Dear Friends and Neighbors,
Last week, Rep. Terry Nealey and I hosted a telephone town hall conversation with those of you in district. More than 500 people joined us for the hour-long call and 17 constituents asked us questions live. In the days since, we have returned more than 40 voicemails and questions. It was exciting to be able to reach out to so many of you and talk about current issues in the Legislature and matters close to your life.
Today marks the 52nd day of the 60-day legislative session in Olympia. On Feb. 17, the House voted to suspend voter-approved Initiative 960. I voted ‘no’ because I believe too many taxpayers are struggling right now; what we need are jobs to generate revenue for the state, not increased taxes. You can watch my speech fighting for the Taxpayer Protection Act here and read more about the debate here.
Last week, we got a glimpse at budget and tax proposals in the House and Senate.
The House supplemental budget proposal would address the $2.7 billion supplemental shortfall with:
- $857 million in new taxes in one year alone;
- $641 million in federal dollars;
- 653 million in state spending reductions;
- $236 million in state budget transfers; and
- $311 million from state reserves.
If passed, the tax packages we are seeing will amount to the largest tax increase in state history. While the governor wants to raise $759 million by increasing taxes on candy, soda, bottled water, household cleaners, gas and tobacco products, the Senate proposed an across-the-board sales tax increase by 3 cents on the dollar, which could raise up to $918 million in taxes. The House released its tax proposal yesterday, which would increase taxes $853 million by going after professional services, janitorial services, candy, bottled water and tobacco products as well as looking at repealing several tax incentives. While some call these tax “loopholes,” they provide employers incentives to locate in Washington and create job opportunities. These tax proposals only give consumers a reason to buy online or across the border, and give employers an incentive to move to another state, something our district knows about all too well.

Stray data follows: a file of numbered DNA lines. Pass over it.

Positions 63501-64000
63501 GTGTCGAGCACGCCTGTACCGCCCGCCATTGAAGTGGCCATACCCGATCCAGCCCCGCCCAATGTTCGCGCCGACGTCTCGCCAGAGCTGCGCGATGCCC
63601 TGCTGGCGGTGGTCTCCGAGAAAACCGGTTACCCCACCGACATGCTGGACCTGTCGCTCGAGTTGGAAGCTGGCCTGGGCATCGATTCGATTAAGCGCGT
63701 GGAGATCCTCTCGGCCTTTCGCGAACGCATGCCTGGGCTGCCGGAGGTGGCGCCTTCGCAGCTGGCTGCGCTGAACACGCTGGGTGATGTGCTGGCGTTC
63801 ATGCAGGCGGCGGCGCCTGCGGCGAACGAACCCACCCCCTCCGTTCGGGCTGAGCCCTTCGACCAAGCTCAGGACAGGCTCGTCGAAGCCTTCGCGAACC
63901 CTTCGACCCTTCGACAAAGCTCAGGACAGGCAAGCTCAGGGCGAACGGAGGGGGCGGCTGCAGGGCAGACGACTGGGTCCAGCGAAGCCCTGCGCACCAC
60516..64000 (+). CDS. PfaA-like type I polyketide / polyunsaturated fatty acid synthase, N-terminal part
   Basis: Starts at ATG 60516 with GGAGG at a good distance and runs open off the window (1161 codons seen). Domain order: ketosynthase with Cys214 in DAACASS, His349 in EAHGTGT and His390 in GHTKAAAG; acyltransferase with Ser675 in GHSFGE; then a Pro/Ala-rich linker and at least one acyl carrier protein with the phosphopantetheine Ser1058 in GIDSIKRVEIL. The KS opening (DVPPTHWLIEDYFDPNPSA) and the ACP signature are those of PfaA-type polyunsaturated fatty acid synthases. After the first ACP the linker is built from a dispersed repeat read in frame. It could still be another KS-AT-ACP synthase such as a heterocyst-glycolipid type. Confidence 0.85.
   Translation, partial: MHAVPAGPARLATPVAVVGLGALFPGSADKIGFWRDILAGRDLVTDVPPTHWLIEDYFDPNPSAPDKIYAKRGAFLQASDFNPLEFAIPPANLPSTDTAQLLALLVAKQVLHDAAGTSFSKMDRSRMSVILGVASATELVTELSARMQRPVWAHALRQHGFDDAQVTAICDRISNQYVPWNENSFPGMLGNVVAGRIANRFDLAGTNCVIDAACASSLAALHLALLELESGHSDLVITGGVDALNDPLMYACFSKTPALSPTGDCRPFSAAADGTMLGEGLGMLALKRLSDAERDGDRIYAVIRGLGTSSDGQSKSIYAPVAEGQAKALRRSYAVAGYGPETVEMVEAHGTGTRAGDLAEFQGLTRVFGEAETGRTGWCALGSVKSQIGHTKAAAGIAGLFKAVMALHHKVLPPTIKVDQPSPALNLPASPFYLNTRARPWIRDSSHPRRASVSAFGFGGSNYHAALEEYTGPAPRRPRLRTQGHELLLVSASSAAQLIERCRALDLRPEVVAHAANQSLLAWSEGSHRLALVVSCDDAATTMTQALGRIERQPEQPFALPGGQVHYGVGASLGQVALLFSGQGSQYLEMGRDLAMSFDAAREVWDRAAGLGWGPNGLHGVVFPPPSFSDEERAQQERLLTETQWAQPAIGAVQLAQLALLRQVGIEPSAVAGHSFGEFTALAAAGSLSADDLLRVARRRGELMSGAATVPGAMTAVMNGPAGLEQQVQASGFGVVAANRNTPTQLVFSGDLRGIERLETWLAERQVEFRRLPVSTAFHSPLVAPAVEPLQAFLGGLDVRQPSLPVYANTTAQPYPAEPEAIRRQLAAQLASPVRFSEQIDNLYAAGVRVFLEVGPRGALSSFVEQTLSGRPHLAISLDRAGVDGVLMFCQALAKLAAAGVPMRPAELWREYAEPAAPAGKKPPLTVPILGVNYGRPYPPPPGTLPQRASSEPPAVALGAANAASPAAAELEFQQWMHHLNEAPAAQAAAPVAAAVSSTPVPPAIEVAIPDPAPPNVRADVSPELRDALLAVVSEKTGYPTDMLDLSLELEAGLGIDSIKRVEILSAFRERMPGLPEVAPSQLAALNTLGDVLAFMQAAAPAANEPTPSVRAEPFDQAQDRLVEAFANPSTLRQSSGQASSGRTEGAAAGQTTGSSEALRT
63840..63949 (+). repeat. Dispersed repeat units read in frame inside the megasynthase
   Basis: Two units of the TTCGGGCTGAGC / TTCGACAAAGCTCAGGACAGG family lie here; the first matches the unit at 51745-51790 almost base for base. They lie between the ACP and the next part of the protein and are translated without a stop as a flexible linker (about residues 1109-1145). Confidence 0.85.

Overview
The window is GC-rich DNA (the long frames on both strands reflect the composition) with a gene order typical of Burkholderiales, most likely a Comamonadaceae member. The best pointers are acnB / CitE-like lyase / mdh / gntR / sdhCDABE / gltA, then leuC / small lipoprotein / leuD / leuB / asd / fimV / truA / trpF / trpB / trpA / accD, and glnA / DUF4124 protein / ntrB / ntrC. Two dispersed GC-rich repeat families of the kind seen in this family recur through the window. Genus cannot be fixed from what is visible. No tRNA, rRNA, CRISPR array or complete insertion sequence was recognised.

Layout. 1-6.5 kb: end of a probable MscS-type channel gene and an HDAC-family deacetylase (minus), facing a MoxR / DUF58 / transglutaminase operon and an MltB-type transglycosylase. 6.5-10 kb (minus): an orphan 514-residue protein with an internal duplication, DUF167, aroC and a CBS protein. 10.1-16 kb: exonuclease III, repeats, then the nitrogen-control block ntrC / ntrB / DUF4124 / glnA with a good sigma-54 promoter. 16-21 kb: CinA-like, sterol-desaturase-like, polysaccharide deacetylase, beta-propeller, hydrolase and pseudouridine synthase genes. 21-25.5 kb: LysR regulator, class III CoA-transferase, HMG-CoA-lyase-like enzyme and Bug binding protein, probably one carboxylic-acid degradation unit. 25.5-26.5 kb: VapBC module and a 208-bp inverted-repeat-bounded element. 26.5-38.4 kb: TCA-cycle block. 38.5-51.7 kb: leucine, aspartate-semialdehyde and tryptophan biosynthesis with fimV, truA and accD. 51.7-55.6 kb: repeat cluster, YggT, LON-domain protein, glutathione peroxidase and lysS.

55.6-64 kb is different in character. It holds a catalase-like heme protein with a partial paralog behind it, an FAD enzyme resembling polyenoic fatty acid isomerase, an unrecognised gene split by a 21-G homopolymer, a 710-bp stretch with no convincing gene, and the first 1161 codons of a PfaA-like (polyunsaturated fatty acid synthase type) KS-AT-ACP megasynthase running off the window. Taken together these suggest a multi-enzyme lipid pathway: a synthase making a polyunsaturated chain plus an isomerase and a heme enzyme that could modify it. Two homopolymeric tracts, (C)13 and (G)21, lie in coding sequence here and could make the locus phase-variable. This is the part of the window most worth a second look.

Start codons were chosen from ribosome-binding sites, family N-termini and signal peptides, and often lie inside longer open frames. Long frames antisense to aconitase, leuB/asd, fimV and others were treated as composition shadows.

You can find more information about all the budget and tax proposals here.
The House is considering a bill to require state employees to take unpaid time off to achieve budget savings. However, the same savings can be realized by freezing pay for middle management positions, something that is currently protected under collective bargaining contracts. While it’s not easy to do, we must look at how we can “share the sacrifice,” so to speak, so we can continue to care for our most vulnerable and not use tax increases to balance our budget.
On a lighter note, I am pleased to have Melissa Schmitz and Myanna Harris, both freshmen at Kennewick High School, with me in Olympia this week. The young ladies served as pages in the House of Representatives, serving an important function delivering documents to legislators throughout the capital campus. I hope they are able to take back what they’ve learned in page school about how government operates and continue to stay involved in the process.
As always, don’t hesitate to contact my office. I love hearing from you, and it’s an honor to serve you in Olympia.
420 John L. O'Brien Building | P.O. Box 40600 | Olympia, WA 98504-0600
(360) 786-7836 | Toll-free: (800) 562-6000